Unfortunately you can’t cut the boil time dramatically unless you are brewing a dark roasty beer. I use a 60 minute boil when I’m in a hurry, but if you go below 60 minutes on any light colored beer you run the risk of adding off flavors to the beer. Darker beers don’t eliminate these off flavors, but roasty beer styles can mask many of them and may survive a slightly shorter boil. The best you can do during the boil is usually to get it started very quickly – which means heating the wort as soon as you start sparging and using a big burner.

I personally use a high output propane burner as it can get five gallons up to a boil quickly. It also provides a strong rolling boil, which will help to reduce volatile off flavors in the finished beer.

While the wort is boiling, we can use this time to clean and sanitize the fermenter, siphon/transfer equipment and wort chiller, as well as clean up our mash equipment and hot liquor vessel.

 Chilling and Transferring the Wort

You obviously want to chill your wort after the boil as rapidly as possible, both to save time and to minimize chance of infection. Most home brewers use some kind of immersion, plate or counterflow chiller that runs cool water through the chiller to cool the wort. Cooling your wort is primarily a function of the design of your chiller and how cold the cooling water you use is. The larger the difference in temperature between your wort and the water you are using to chill your wort, the faster it will cool.

I use a two stage immersion chiller – the first stage is immersed in a ice bath to chill the water going into the second stage which then chills the wort. This will chill faster than a single stage immersion chiller.

As soon as you can achieve fermentation temperature, you need to transfer the wort to your fermenter. Next be sure to aerate your wort before pitching the yeast. Aeration can be accomplished with a simple aquarium pump or pure oxygen, but adding oxygen to your beer will reduce the lag time and result in a faster more complete fermentation. You can start cleaning any remaining equipment while you aerate.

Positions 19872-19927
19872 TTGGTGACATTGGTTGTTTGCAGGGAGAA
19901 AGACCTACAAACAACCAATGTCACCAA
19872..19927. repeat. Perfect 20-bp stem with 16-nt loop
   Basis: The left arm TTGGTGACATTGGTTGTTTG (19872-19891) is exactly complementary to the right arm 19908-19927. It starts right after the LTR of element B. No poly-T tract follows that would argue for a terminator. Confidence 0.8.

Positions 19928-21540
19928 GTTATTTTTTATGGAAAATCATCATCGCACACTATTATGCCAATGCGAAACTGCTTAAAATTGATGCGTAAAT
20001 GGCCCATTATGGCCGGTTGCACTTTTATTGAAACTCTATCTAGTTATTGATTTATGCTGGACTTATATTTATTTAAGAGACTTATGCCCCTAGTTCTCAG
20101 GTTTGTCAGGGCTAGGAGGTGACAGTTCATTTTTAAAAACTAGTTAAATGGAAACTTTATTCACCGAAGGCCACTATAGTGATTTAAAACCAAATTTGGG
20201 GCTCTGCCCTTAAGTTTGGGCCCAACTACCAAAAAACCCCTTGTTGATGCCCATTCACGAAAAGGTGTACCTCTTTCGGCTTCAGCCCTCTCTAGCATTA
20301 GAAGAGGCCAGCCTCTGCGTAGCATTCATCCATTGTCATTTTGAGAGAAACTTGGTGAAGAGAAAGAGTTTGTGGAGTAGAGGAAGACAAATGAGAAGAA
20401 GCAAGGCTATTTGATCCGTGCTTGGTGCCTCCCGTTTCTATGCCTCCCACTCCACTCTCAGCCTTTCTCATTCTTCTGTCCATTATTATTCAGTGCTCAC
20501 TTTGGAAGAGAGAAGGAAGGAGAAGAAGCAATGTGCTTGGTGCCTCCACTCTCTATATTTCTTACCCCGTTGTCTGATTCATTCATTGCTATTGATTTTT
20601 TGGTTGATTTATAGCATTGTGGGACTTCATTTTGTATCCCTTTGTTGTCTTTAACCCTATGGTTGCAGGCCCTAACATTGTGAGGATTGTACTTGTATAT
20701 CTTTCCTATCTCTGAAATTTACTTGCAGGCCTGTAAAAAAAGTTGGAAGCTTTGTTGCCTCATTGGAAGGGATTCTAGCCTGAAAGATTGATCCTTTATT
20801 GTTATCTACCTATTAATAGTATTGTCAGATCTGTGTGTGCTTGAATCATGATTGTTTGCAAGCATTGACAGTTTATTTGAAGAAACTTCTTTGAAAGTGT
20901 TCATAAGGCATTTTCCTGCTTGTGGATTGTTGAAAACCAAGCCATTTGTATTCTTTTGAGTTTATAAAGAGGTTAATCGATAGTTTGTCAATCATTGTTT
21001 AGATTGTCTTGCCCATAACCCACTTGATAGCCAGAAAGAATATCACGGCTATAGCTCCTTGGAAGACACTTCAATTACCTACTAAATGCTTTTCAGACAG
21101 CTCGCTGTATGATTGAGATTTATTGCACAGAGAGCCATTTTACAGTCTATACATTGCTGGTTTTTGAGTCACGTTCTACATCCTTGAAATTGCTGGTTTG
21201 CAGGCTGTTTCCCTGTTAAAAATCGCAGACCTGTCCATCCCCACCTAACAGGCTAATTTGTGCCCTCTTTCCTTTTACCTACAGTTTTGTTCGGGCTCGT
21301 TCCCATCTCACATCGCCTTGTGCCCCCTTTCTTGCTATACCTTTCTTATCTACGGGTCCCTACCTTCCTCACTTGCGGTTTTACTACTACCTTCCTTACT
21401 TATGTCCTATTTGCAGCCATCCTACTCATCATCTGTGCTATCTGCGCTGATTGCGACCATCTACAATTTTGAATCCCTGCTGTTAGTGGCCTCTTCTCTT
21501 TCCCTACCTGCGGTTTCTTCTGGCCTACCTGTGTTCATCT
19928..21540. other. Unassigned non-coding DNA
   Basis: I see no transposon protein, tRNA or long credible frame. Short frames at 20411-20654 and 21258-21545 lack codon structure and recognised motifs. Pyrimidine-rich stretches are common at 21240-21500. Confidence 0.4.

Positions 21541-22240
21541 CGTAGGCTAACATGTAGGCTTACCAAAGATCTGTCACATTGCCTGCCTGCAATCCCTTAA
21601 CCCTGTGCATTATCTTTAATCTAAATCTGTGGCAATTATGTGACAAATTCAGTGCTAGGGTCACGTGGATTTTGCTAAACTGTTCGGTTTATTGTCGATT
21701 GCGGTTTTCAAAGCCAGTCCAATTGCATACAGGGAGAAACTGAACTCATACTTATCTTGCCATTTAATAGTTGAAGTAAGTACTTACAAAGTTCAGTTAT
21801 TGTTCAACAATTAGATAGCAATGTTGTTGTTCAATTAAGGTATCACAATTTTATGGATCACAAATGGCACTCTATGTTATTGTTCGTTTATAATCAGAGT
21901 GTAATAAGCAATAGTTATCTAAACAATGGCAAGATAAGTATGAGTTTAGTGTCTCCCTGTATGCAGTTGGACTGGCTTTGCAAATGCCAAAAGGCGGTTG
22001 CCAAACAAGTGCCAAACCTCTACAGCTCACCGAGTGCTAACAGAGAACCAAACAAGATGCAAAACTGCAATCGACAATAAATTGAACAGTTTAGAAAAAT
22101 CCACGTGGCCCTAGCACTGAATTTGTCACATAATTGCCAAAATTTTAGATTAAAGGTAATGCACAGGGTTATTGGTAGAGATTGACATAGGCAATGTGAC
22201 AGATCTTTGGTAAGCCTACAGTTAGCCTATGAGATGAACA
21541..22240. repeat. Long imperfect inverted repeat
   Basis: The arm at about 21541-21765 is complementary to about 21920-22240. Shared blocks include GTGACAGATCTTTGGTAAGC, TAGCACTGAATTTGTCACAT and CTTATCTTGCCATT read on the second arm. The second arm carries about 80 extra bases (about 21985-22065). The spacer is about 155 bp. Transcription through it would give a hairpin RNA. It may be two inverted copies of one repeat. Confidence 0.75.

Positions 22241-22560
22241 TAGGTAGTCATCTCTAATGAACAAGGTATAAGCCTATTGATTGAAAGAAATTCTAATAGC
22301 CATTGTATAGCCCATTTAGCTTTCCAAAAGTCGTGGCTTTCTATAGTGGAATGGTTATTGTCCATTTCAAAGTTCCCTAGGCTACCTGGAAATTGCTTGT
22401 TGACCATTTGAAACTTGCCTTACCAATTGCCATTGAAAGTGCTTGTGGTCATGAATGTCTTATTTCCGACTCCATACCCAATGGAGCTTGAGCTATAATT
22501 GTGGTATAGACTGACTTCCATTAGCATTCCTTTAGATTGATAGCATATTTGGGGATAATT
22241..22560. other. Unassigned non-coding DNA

Finally pitch your yeast starter, and place the fermenter in a cool dark location or fermentation refrigerator if needed. If you have overlapped your cleaning activities properly you should have little left to clean at this point.

Next week in part 2 I’ll cover some methods for rapidly fermenting and finishing your beer. Thanks for joining me on the BeerSmith Home Brewing Blog. Be sure to sign up for my newsletter or my podcast (also on itunes…and youtube…and streaming radio station) for more great tips on homebrewing. Also check out the How to Brew Video series I shot with John Palmer if you want to learn more about all grain brewing.




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{ 2 comments… read them below or add one }

Adam July 3, 2015 at 10:56 pm

Love the thoughts of a shorter brew day. But one thought based on your suggestions.

“Clean the mash tun while heating strike water.” I found that this chills the mash tun and I don’t reach my mash temp. Thus
I clean after brewing and leave sit for the next brew day. Then I measure the temp and start the mash.


signal7 July 16, 2015 at 11:24 am

“I use a two stage immersion chiller – the first stage is immersed in a ice bath to chill the water going into the second stage which then chills the wort. This will chill faster than a single stage immersion chiller.”

You don’t really need two chillers for this step. All that’s required is an ice bath, a pump, and a single immersion chiller. Circulate the water from the ice bath through the immersion chiller and discharge the output back into the ice bath. It eliminates the thermal resistance for the ice to remove the heat from the circulating water and you’ll reduce the amount of water used. Adding salt to the ice bath should improve performance, but I’ve never tried it. You just have to make sure you have enough ice to cool the batch. Just another way to do it…